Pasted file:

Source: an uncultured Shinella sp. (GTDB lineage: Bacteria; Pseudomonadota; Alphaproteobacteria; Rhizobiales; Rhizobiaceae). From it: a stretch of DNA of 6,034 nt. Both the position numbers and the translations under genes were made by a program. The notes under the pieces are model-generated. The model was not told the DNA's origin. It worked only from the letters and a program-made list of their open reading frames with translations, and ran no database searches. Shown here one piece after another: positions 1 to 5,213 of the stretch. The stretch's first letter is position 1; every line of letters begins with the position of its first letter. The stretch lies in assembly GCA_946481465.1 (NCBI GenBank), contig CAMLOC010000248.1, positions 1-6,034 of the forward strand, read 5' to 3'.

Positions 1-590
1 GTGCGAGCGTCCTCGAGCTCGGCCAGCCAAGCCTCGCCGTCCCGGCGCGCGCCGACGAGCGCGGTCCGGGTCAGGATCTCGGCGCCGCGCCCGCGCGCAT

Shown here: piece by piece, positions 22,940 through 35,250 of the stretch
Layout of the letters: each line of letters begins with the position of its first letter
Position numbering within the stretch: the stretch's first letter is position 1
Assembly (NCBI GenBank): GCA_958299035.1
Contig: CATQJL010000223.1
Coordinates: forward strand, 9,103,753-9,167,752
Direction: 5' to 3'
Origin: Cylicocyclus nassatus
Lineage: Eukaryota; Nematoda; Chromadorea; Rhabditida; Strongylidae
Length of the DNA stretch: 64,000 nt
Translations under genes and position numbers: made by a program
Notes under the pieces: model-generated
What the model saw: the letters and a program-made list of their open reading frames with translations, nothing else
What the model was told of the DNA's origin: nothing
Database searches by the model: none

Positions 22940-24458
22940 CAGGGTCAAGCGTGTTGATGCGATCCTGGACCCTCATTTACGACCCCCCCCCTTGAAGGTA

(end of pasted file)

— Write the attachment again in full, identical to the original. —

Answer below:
Source: an uncultured Shinella sp. (GTDB lineage: Bacteria; Pseudomonadota; Alphaproteobacteria; Rhizobiales; Rhizobiaceae). From it: a stretch of DNA of 6,034 nt. Both the position numbers and the translations under genes were made by a program. The notes under the pieces are model-generated. The model was not told the DNA's origin. It worked only from the letters and a program-made list of their open reading frames with translations, and ran no database searches. Shown here one piece after another: positions 1 to 5,213 of the stretch. The stretch's first letter is position 1; every line of letters begins with the position of its first letter. The stretch lies in assembly GCA_946481465.1 (NCBI GenBank), contig CAMLOC010000248.1, positions 1-6,034 of the forward strand, read 5' to 3'.

Positions 1-590
1 GTGCGAGCGTCCTCGAGCTCGGCCAGCCAAGCCTCGCCGTCCCGGCGCGCGCCGACGAGCGCGGTCCGGGTCAGGATCTCGGCGCCGCGCCCGCGCGCAT

Shown here: piece by piece, positions 22,940 through 35,250 of the stretch
Layout of the letters: each line of letters begins with the position of its first letter
Position numbering within the stretch: the stretch's first letter is position 1
Assembly (NCBI GenBank): GCA_958299035.1
Contig: CATQJL010000223.1
Coordinates: forward strand, 9,103,753-9,167,752
Direction: 5' to 3'
Origin: Cylicocyclus nassatus
Lineage: Eukaryota; Nematoda; Chromadorea; Rhabditida; Strongylidae
Length of the DNA stretch: 64,000 nt
Translations under genes and position numbers: made by a program
Notes under the pieces: model-generated
What the model saw: the letters and a program-made list of their open reading frames with translations, nothing else
What the model was told of the DNA's origin: nothing
Database searches by the model: none

Positions 22940-24458
22940 CAGGGTCAAGCGTGTTGATGCGATCCTGGACCCTCATTTACGACCCCCCCCCTTGAAGGTA